Allocating Outreach Resources for Disease Control in a Dynamic Population with Information Spread


Infected individuals must be aware of disease symptoms to seek care, so outreach and education programs are critical to disease control. However, public health organizations often only have limited resources for outreach and must carefully design campaigns to maximize effectiveness, potentially leveraging word-of-mouth information spread. We show how classic epidemiological models can be reformulated such that identifying an efficient disease control resource allocation policy in the context of information spread becomes a submodular maximization problem. This means that our framework can simultaneously handle multiple, interacting dynamic processes coupled through the likelihood of disease clearance, allowing our framework to provide insight into optimal resource allocation while considering social dynamics in addition to disease dynamics (e.g., knowledge spread and disease spread). We then demonstrate that this problem can be algorithmically solved and can handle stochasticity in input parameters by examining a numerical example of tuberculosis control in India.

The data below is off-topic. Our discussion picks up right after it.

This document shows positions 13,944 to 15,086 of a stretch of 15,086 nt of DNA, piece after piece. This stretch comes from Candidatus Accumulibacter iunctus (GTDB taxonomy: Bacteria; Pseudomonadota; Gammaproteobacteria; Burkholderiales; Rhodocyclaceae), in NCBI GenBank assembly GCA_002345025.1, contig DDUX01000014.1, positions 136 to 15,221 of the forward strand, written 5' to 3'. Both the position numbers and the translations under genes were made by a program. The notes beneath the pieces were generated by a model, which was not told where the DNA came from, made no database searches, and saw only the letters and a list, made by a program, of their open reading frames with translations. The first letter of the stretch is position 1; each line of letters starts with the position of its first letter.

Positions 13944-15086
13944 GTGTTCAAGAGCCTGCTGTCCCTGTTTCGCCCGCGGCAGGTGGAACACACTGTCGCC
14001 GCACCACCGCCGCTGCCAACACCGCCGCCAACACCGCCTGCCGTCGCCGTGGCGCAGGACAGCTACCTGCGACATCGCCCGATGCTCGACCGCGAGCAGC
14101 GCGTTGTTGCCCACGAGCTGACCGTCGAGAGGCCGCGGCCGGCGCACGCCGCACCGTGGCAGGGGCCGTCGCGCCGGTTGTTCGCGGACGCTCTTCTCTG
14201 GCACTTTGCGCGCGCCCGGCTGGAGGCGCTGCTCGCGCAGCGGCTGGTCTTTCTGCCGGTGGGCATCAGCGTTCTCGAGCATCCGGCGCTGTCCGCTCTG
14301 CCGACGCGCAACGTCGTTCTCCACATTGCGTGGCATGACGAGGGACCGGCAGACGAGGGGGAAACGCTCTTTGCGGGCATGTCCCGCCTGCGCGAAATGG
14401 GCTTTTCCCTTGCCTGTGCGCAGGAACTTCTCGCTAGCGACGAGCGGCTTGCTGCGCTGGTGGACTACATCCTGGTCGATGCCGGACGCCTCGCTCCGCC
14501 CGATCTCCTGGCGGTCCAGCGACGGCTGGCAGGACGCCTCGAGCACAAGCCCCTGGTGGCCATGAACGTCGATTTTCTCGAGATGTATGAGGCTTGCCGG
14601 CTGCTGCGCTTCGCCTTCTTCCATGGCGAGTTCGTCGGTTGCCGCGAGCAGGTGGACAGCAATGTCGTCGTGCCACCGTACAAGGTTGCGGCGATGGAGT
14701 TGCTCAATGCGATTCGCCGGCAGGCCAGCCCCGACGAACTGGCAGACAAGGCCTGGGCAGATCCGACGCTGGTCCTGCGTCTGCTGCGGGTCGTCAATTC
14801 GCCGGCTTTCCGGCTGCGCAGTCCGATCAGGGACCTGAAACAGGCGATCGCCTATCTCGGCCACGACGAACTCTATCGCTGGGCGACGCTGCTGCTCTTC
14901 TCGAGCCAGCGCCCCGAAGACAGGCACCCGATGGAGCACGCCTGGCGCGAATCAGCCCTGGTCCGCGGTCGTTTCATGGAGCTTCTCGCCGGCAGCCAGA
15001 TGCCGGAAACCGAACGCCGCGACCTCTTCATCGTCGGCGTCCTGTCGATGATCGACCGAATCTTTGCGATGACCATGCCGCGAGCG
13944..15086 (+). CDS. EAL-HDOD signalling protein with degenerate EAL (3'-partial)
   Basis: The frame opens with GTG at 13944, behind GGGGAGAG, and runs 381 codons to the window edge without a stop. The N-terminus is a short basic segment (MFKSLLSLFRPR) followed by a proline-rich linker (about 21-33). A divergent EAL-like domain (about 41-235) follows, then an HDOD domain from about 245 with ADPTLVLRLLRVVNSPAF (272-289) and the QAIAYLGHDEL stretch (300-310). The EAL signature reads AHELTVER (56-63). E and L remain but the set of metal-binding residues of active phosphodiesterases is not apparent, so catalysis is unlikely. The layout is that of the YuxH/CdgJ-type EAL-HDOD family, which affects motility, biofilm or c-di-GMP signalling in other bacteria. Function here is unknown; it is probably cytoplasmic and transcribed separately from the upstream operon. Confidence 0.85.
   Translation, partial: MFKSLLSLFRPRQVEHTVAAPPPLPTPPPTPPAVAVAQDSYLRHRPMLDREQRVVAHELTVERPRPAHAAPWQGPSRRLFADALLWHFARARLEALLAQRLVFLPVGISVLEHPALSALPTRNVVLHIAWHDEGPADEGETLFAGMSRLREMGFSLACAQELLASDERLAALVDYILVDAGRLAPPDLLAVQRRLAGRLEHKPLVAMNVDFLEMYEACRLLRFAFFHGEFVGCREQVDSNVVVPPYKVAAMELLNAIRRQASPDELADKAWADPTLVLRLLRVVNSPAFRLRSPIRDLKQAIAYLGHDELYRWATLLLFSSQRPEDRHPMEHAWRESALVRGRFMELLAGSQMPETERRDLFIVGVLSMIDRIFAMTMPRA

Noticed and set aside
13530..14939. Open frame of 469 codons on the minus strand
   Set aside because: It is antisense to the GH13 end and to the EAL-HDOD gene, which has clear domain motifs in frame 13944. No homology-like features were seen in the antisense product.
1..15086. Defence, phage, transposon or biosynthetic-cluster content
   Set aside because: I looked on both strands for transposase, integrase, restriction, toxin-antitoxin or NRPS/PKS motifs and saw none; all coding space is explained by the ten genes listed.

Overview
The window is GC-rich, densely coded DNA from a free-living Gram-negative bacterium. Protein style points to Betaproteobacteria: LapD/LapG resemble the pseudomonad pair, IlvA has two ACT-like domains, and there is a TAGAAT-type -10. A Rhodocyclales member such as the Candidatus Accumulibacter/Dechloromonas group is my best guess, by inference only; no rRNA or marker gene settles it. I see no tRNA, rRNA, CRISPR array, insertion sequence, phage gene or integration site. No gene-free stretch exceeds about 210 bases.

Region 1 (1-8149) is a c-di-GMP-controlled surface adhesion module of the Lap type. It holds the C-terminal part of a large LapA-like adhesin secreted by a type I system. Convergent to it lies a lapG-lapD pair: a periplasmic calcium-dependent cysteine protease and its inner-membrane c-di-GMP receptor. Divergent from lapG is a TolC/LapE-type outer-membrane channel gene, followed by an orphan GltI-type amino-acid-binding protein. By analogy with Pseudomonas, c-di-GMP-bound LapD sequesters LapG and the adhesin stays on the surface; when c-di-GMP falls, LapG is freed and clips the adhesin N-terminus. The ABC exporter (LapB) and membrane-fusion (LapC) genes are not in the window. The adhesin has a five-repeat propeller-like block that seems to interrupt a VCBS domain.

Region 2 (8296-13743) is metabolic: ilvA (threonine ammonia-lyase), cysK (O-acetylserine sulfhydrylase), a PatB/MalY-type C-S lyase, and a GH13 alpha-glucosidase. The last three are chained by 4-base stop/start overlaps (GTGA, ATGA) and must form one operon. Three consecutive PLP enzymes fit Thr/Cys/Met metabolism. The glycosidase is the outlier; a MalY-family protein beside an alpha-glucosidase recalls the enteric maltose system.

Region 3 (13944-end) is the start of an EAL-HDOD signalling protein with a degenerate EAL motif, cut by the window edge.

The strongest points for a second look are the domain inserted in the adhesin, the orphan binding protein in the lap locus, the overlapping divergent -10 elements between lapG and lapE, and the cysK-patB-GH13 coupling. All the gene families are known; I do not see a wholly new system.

The full study is available in IISE Transactions.